Geoff Dyer’s article was thought-provoking and I found the work of the artists he mentions reletively interesting. I was, however, left with the feeling ‘so what’s new?’
Lucie-Smith (2003 p17) defines appropriation as a “Term used when an artist takes over pre-existing images to re-employ them unchanged in a different context or with a different purpose in mind”. Harris (2006) talks of Warhol appropriating soup cans and boxes of brillo pads, also of Rauschenberg appropriating existing images into his own work. Magada-Ward (2009) describes the work of Sherrie Levine who photographed photographs taken by, among others, Walker Evans and Edward Weston and then (re)presents them as her own in the series After Walker Evans and After Edward Weston. Langford (2008) describes the work of Christy Johnson who acquires photographs in the marketplace and uses them to construct a narrative around religious themes.
In this respect the appropriation of Google street view images follows in a similar tradition, the use of images produced by someone (or something) else in a different context or different way from their original use. I am, personally, quite comfortable with the use of images in this way (provided they don’t breach copyright laws. As far as I am concerned it is the final image and how it is viewed that is important not how it was obtained.
In fact appropriation of Google Street View images can have a very positive effect, Google itself has published a film of a person with severe agorophobia who used Street View images. The Agoraphobic Traveller tells the story of how Jacqui Kenny found what she considered to be fascinating images when using Street View. Quoted on the Stories for Good website she says that “Over a span of a year and a half I have taken over 27,000 screen grabs, yet just over 200 have made the cut”. She has now had an exhibition at a Manhattan Gallery. A selection of her images can be seen at http://theagoraphobictraveller.bigcartel.com/#_ga=2.229138972.1285651648.1509885515-2070799425.1509885515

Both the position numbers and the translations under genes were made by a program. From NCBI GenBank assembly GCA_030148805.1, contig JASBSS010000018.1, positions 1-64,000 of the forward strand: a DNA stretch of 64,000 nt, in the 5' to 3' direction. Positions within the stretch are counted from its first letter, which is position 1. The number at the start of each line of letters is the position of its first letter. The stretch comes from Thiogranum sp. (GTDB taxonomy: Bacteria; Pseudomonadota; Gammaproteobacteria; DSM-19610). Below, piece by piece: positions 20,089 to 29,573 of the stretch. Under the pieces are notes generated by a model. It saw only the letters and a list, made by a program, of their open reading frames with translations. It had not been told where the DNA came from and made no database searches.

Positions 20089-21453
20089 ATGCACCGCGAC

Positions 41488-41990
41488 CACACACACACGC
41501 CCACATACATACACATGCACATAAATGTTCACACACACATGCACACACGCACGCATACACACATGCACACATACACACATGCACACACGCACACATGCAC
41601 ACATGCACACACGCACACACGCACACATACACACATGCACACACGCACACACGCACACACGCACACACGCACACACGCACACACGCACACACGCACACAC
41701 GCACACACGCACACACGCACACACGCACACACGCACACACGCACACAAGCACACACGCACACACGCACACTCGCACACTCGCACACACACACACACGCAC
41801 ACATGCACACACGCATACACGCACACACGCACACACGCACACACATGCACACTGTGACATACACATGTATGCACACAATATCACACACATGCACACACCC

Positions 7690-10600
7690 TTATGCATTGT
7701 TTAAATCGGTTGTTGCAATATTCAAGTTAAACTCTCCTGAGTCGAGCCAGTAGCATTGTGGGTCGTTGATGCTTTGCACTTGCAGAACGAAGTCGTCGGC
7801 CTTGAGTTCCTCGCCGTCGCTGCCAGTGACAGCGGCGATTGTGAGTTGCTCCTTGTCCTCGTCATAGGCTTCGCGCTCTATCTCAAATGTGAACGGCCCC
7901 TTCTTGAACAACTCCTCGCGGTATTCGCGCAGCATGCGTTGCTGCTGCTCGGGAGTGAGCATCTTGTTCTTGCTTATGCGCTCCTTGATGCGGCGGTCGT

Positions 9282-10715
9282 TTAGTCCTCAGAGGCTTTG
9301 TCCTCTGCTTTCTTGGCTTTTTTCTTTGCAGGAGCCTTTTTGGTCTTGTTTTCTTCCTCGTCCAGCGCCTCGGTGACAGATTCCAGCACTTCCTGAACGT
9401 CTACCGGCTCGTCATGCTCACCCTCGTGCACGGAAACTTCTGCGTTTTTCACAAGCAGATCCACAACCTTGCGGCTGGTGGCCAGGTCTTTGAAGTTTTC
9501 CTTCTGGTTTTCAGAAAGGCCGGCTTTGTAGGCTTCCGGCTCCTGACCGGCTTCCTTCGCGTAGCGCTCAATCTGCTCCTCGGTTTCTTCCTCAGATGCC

HARRIS, J. (2006) Art history: the key concepts. London: Routledge.
LANGFORD, M. (2008) ‘Strange Bedfellows: Appropriations of the Vernacular by Photographic Artists’ In: Photography and Culture 1 (1) pp.73–93. [online] At: http://dx.doi.org/10.2752/175145108784861400 [Accessed 02/11/2017]
LUCIE-SMITH, E. (2003) The Thames & Hudson dictionary of art terms. London: Thames & Hudson.
MAGADA-WARD, M. (2009). On Wanting to Write This as Rose Selavy: Reflections on Sherrie Levine and Peircian Semiotic. The Journal of Speculative Philosophy, 23(1), new series, 28-39. Retrieved from http://www.jstor.org/stable/20721541 [Accessed 04/11/2007]
STORIES FOR GOOD https://www.storiesforgood.org/the-agoraphobic-traveller/#_ga=2.229138972.1285651648.1509885515-2070799425.1509885515 [Accessed 03/11/2017]